Marketing can be more experimental and responsive
With traditional, engineering-dependent ways of building for the web, marketers have no control over how and when changes are made. But the reality is, a brand’s website is a vital marketing asset and marketers need to be able to work on it themselves.
Visual development gives marketing the autonomy to experiment, make changes, and move quickly. They can build what they need and make changes on their own timeline to quickly adjust to changing market conditions and experiment with their approach.
"I think once marketers understand the impact they can have, they're going to be much more excited to take on more of a technical role. You don't realize some of the optimizations that you can make. If you want to make big changes quickly, you have to adapt."
Building their own assets for the web allows marketers to constantly refine their approach to generate better performance and rapidly meet customer needs. They can work on SEO, create landing pages independently, and iterate as needed to determine what their audience responds to best and cater to those preferences.
Designers can bring their designs to life
Visual development also improves designers’ workflows by removing an entire step from web development. Instead of sending instructions to developers, designers can build their designs in a visual canvas. This also means designers don't need to give developers static instructions for interactive web elements. Instead, they can see how their websites will look and function. They can make sweeping changes in a single click — even after launching the site — and keep branding up-to-date.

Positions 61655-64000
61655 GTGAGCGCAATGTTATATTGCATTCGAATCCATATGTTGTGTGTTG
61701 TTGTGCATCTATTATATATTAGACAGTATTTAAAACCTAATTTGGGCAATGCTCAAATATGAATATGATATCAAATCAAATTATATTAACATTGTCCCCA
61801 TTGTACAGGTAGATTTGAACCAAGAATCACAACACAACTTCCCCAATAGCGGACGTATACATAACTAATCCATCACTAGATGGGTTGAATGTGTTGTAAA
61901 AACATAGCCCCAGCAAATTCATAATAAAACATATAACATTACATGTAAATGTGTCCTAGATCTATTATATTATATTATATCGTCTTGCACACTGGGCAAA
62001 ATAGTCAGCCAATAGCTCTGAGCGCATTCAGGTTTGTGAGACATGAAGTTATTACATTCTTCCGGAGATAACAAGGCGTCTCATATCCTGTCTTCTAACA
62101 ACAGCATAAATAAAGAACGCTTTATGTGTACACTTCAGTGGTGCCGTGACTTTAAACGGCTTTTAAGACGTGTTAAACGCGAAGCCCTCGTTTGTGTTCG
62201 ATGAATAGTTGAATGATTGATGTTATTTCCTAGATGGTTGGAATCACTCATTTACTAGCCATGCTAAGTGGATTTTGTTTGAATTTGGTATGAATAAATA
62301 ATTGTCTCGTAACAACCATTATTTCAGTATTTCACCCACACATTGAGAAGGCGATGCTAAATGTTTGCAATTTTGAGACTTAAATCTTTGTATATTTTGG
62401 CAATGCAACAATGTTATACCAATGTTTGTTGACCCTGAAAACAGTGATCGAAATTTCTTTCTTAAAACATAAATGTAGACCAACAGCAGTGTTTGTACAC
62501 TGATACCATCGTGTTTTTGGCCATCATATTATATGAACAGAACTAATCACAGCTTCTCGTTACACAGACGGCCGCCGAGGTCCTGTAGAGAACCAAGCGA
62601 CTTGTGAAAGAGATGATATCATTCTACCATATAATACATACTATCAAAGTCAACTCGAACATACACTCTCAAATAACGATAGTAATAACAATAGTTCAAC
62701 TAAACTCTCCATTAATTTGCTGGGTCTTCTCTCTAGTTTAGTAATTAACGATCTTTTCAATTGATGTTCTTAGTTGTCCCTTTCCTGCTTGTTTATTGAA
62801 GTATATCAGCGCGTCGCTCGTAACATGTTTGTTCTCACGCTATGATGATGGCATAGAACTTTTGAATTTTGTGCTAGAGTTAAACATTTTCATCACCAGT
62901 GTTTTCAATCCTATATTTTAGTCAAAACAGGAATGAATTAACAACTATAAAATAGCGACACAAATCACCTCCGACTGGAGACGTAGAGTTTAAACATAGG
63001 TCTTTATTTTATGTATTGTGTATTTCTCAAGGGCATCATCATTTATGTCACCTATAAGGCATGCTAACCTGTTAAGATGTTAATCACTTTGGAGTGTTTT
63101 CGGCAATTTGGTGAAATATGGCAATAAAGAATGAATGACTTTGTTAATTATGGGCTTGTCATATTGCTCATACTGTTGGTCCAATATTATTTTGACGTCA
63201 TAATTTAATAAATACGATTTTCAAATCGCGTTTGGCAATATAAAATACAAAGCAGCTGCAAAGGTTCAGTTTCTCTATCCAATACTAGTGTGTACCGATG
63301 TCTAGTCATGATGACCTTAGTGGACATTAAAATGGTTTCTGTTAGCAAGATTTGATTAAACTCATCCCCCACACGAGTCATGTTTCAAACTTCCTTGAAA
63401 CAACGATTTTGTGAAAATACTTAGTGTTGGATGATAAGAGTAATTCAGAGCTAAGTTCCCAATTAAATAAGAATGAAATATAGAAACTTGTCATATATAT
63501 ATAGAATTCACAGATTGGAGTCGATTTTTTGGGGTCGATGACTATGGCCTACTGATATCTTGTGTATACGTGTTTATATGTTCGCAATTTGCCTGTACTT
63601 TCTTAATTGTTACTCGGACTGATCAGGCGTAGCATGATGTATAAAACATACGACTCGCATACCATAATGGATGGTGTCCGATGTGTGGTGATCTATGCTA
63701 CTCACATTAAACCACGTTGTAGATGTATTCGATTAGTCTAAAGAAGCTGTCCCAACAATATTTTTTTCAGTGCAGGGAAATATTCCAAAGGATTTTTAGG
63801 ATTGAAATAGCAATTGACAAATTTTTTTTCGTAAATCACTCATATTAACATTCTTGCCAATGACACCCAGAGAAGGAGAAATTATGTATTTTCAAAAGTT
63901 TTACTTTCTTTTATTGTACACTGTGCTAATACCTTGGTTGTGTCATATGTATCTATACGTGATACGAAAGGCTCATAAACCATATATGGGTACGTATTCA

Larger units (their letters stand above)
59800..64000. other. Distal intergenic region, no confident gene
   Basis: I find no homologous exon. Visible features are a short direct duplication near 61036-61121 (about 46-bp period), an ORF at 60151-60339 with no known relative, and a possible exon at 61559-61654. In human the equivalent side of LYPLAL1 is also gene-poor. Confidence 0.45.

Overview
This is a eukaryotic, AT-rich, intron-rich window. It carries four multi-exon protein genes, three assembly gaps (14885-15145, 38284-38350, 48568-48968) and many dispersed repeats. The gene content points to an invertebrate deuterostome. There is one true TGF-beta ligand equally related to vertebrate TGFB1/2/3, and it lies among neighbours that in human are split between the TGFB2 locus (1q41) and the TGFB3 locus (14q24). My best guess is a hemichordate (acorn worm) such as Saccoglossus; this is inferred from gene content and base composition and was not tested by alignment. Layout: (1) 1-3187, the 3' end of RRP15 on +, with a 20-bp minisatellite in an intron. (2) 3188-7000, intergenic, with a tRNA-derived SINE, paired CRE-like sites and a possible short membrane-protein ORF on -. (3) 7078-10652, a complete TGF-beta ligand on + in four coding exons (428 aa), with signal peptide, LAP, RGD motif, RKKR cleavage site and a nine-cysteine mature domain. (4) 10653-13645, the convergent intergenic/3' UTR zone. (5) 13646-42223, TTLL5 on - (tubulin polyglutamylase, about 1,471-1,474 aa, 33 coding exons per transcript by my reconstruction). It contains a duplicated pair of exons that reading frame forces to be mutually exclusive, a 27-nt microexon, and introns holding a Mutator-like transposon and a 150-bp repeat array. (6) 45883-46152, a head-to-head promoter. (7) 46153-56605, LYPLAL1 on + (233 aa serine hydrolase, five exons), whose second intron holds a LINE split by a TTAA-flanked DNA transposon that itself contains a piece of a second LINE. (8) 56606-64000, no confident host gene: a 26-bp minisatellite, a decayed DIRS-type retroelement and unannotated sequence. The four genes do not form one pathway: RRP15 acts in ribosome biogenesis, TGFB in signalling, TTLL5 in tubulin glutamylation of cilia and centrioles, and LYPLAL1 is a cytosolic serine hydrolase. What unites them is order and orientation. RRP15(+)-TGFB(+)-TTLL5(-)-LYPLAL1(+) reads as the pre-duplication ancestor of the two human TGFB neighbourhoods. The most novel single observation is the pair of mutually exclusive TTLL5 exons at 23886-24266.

"Webflow allowed us to design and build new pages so quickly that, when we decided to add a number of new pages close to our deadline, we were able to easily finalize them in time for launch."
Empowering designers with the right tools doesn’t mean classic developers will never be needed. Instead, it allows teams to shrink timelines, cut down on feedback loops, and reserve developer assistance for more complex projects or initiatives.
Companies can set up development guardrails
You can also put guardrails in place so less-technical folks can work on a website without the fear of breaking things. Teams can set roles and permissions that prevent less technical team members from accidentally making a change go live before it’s ready.
This level of control helped Justin Johnson, a web developer at Dropbox Sign, build an environment that his colleague, Corey – as well as the rest of the marketing team – could use to have autonomy over their work. “Devs are the ones who manage our actual publishing cadence,” said Justin, but “anything CMS-related, Corey can go ahead and build himself.”
Give your teams the power to build for the web
Web development is no longer reserved for the 0.3% of the world that can code. Instead, with the right technology in their hands, non-technical team members have the power to build and deliver web experiences on their own, allowing them to become citizen web developers. This autonomy and freedom allows business leaders to reimagine the role marketers and designers can play at their organization, freeing up precious engineering resources in the process.
For leaders looking to learn how modern ways of building for the web helps marketers and designers move quickly, build stunning digital experiences, reduce their dependency on technical teams, read our latest ebook, Reimagining web development teams.